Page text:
Future teams of subterranean search and rescue robots may owe their success to the lowly fire ant, a much despised insect whose painful bites and extensive networks of underground tunnels are all-too-familiar to people living in the southern United States.
On April 24th, graduating seniors gathered with Biology faculty, researchers, and other students to present and celebrate their undergraduate research projects. Biology majors at Georgia Tech are required to complete a senior research experience in which they conduct an individual research project mentored by a faculty member or participate in a group research project undertaken as part of the Research Project Lab course. Several Biology majors also completed the Research Option this year, following multiple semesters of research effort and the preparation of an undergraduate thesis.
When a shark is spotted in the ocean, humans and marine animals alike usually flee. But not the remora – this fish will instead swim right up to a shark and attach itself to the predator using a suction disk located on the top of its head. While we know why remoras attach to larger marine animals – for transportation, protection and food – the question of how they attach and detach from hosts without appearing to harm them remains unanswered.
Using underwater video cameras to record fish feeding on South Pacific coral reefs, scientists have found that herbivorous fish can be picky eaters – a trait that could spell trouble for endangered reef systems.
Ryan Bloomquist, the School of Biology’s first joint doctoral DMD/PhD student has received a F30 Ruth L. Kirschstein National Research Service Award (NRSA) aimed at investigating the process of dental tissue regeneration. The F30 Ruth L. Kirschstein NRSA is awarded to promising applicants with the potential to become productive, independent and highly trained physician-scientists.
Sand-dwelling and rock-dwelling cichlids living in East Africa’s Lake Malawi share a nearly identical genome, but have very different personalities. The territorial rock-dwellers live in communities where social interactions are important, while the sand-dwellers are itinerant and less aggressive.
In what is believed to be the first study of its kind, researchers used genomic techniques to document the presence of significant numbers of living microorganisms – principally bacteria – in the middle and upper troposphere, that section of the atmosphere approximately four to six miles above the Earth’s surface.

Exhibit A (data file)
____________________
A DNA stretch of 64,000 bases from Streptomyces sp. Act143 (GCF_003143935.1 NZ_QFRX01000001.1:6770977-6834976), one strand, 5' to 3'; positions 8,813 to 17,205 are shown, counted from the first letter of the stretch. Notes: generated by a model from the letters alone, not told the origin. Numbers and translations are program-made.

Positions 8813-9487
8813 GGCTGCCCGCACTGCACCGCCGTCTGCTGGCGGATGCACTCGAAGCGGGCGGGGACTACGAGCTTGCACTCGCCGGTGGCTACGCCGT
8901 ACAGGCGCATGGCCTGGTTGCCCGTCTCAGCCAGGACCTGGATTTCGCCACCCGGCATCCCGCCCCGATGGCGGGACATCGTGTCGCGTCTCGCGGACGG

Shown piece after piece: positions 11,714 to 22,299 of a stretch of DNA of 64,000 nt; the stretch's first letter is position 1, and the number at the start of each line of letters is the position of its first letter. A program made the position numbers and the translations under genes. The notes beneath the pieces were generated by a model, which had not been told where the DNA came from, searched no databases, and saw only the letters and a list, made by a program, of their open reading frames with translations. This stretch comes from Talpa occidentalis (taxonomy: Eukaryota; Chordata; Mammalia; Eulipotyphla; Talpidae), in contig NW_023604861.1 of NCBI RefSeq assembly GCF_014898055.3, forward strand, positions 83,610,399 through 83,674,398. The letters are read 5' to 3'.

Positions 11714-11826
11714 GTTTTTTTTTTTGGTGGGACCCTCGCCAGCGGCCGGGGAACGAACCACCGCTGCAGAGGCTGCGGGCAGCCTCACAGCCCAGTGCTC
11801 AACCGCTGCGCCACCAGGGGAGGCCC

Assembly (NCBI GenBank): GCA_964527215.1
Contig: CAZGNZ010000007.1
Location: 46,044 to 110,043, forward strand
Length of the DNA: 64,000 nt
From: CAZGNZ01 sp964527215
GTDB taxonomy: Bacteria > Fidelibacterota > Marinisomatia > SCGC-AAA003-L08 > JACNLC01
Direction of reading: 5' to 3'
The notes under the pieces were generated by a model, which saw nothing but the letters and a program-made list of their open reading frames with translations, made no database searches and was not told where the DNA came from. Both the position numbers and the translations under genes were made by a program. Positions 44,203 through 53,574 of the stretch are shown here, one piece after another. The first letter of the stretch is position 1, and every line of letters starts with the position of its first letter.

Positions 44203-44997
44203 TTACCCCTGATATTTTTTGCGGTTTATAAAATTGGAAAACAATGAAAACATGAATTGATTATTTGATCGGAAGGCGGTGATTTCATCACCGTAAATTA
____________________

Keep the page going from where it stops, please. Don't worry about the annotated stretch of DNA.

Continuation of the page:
SoB Teaching Faculty Member Develops Test to Evaluate Scientific Literacy – The Journal Science Takes Notice
Dr. Cara Gormally, a teaching faculty member in the School of Biology, along with research collaborators Peggy Brickman and Mary Lutz at the University of Georgia, have developed the Test of Scientific Literacy Skills (TOSLS)--a freely available, psychometrically sound, multiple-choice instrument to measure college students’ scientific literacy skill development.
The rise of antibiotic-resistant bacteria has initiated a quest for alternatives to conventional antibiotics. One potential alternative is PlyC, a potent enzyme that kills the bacteria that causes strep throat and streptococcal toxic shock syndrome. PlyC operates by locking onto the surface of a bacteria cell and chewing a hole in the cell wall large enough for the bacteria’s inner membrane to protrude from the cell, ultimately causing the cell to burst and die.
When you walk into Brian Hammer’s classroom, you might be greeted by the sounds of hip-hop artist Nicki Minaj or the Godfather of Soul James Brown. It all depends on the day’s lecture.
“Before class, I play a song that is related to what I’ll be discussing,” said Hammer, an assistant professor in the School of Biology. “For example, if we are talking about how genes are activated, I might play David Guetta and Nicki Minaj’s ‘Turn Me On,’ or if I’m talking about bacteria transferring DNA, I might play ‘Sex Machine’ by James Brown.”
SoB Researchers Reveal How Small DNA Fragments Trigger Chromosomal Rearrangements and Gene Amplification
Researchers in the School of Biology at Georgia Tech have uncovered a novel mechanism of genome mutagenesis and remodeling that could help to explain abnormal DNA amplification in cancer and other degenerative disorders. Cancer and other degenerative disorders are commonly associated with abnormal DNA amplification (resulting in an increase in the number of copies of a DNA segment) in various locations throughout the genome. These mutations can facilitate the aggressiveness of cancer to the detriment of human health and are therefore of great scientific interest.
If the 4.9 million barrels of oil that spilled into the Gulf of Mexico during the 2010 Deep Water Horizon spill was a ecological disaster, the two million gallons of dispersant used to clean it up apparently made it even worse – 52-times more toxic. That’s according to new research from the Georgia Institute of Technology and Universidad Autonoma de Aguascalientes (UAA), Mexico.
New research from Georgia Aquarium and Georgia Institute of Technology provides evidence that a suite of techniques called “metabolomics” can be used to determine the health status of whale sharks (Rhincodon typus), the world’s largest fish species. The study, led by Dr.
The National Institute of Allergy and Infectious Diseases, part of the National Institutes of Health, has awarded a five-year contract of up to $19.4 million, depending on contract options exercised, to establish the Malaria Host-Pathogen Interaction Center (MaHPIC).
The consortium includes researchers at Emory University, with partners at the Georgia Institute of Technology, University of Georgia (UGA) and the Centers for Disease Control and Prevention (CDC). The Yerkes National Primate Research Center of Emory University will administer the contract.
Corals under attack by toxic seaweed do what anyone might do when threatened – they call for help. A study reported this week in the journal Science shows that threatened corals send signals to fish “bodyguards” that quickly respond to trim back the noxious alga – which can kill the coral if not promptly removed.